Millennials Take A DIY Approach To Managing Money

When it comes to managing money, millennials are putting their confidence squarely in themselves.

The Fall Merrill Edge report shows that millennials continue to distinguish themselves from the generations that came before them, with some surprisingly conservative philosophies about managing money.

“Today’s youngest generations are financially motivated by the lessons of the Great Recession,” said Aron Levine, head of Merrill Edge in a video about the report. “A decade later, millennials are proving to be confident yet conservative as they take saving and investing into their own hands.”

(Source: Merrill Edge)

Millennials are putting their faith in their own stewardship, relying on a self-created and self-funded source: their savings account. That’s in contrast to Generation X and baby boomers, who expect to rely on employer-sponsored accounts such as 401(k)s, and baby boomers, who depend on employer pensions and government-funded programs such as Social Security.

To achieve their long-term savings goals, millennials are willing to sacrifice. More than half are cool with cutting back on going out, while 42% will skip vacation for a year to put those funds toward their nest egg instead.

They’re also putting off expensive life decisions to save up a few more bucks first. A third are postponing getting married or having children, and 36% are delaying buying a house.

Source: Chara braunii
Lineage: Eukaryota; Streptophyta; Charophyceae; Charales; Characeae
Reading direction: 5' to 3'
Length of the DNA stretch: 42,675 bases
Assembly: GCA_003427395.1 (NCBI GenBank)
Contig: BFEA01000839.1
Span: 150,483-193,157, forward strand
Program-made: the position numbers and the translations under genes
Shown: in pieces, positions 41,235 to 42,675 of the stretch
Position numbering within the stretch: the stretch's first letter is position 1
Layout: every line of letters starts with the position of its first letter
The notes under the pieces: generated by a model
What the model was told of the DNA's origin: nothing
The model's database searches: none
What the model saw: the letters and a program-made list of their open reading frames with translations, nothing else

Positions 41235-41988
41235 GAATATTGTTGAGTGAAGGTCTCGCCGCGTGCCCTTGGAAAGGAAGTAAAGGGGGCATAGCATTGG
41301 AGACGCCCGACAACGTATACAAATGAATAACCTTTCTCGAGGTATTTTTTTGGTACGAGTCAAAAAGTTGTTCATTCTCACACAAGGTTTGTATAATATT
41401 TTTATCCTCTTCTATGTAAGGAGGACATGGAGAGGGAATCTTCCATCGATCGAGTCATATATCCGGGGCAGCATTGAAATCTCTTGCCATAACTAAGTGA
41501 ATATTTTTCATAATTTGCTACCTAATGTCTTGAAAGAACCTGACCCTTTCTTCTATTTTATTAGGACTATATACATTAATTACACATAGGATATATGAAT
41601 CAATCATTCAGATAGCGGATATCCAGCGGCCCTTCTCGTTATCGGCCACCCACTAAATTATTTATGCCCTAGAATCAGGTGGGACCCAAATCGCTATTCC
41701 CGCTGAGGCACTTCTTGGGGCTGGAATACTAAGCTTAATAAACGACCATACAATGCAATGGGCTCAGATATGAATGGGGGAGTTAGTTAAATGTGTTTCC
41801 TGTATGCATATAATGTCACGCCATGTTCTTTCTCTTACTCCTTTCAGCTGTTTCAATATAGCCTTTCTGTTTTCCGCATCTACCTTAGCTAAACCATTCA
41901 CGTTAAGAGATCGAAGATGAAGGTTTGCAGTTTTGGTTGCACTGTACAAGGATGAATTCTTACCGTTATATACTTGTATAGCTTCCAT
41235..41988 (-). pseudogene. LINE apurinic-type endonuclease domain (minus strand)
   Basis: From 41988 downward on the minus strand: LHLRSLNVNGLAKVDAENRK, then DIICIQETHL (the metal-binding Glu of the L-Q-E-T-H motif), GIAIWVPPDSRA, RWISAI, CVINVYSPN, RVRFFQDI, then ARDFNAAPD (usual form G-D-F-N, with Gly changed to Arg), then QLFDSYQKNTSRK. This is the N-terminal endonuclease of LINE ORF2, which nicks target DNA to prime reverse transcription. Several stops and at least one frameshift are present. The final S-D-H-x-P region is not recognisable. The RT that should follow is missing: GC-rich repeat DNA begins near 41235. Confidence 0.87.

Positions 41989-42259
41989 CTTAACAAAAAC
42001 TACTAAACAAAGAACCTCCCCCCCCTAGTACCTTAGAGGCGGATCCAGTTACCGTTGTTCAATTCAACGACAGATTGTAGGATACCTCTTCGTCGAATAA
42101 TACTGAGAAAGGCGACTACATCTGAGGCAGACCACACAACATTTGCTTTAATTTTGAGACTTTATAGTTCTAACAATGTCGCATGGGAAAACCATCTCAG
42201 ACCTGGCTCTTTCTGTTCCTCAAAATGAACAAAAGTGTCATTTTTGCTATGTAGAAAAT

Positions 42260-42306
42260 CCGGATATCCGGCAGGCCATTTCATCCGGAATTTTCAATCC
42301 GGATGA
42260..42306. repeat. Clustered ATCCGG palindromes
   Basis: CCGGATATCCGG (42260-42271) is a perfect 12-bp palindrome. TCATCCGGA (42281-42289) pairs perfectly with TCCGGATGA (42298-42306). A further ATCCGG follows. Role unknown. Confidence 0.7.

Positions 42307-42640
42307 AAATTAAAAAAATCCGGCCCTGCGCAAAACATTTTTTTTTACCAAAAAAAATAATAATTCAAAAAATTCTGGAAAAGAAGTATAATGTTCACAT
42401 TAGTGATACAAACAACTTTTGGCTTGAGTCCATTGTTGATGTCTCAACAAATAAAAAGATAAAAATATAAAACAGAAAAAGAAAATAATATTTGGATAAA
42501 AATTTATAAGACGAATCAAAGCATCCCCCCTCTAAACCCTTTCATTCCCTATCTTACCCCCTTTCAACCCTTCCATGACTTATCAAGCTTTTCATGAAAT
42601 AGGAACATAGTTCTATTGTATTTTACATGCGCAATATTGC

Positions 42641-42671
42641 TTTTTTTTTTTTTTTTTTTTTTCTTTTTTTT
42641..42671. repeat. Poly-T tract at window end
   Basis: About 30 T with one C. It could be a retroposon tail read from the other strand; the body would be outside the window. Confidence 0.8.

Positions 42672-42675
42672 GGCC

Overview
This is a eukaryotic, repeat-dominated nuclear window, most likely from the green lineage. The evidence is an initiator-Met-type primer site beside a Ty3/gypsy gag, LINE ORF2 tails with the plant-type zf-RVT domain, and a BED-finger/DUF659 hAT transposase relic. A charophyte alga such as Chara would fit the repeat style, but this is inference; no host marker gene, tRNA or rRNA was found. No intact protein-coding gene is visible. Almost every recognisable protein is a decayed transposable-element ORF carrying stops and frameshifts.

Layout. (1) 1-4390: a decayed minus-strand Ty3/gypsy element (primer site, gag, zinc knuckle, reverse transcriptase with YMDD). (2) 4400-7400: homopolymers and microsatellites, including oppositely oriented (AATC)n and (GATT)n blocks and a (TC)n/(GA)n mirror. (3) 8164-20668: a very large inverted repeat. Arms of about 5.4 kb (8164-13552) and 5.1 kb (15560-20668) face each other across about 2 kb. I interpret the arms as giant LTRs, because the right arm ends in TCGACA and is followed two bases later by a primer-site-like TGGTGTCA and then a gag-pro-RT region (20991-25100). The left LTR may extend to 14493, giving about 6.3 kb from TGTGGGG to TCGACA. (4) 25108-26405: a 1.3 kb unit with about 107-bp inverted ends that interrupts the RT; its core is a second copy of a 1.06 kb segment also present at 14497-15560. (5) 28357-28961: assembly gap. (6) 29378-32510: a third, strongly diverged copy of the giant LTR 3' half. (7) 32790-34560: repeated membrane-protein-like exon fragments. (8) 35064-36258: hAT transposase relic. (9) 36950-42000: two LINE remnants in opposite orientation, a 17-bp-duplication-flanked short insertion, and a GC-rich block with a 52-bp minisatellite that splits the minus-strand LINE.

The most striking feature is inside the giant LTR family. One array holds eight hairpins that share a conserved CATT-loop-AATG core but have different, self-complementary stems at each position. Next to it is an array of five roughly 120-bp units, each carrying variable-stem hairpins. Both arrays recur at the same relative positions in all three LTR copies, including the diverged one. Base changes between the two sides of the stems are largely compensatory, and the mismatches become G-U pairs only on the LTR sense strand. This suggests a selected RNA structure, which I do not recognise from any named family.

“This millennial ‘Do-It-Myself’ mindset is also evident in their spending decisions, as many have started making sacrifices and delaying life milestones to have more money in the long run,” Levine said.

The Great Recession has had a huge impact on millennials’ approach to managing money. And most, 80%, expect to see another recession in their lifetime. That may be why 85% don’t take risks with their day-to-day investments. And almost half consider themselves more conservative than their parents when it comes to money.

“The majority of younger generations say they are ‘playing it safe’ with their investments,” Levine said, “and many millennials see themselves as more financially conservative than their parents and even their grandparents.”

But the upside of taking money matters into their own hands is that millennials feel more responsible (64% vs. 54% of other generations), forward-looking (64% vs. 52%), and successful (54% vs. 48%) than other generations.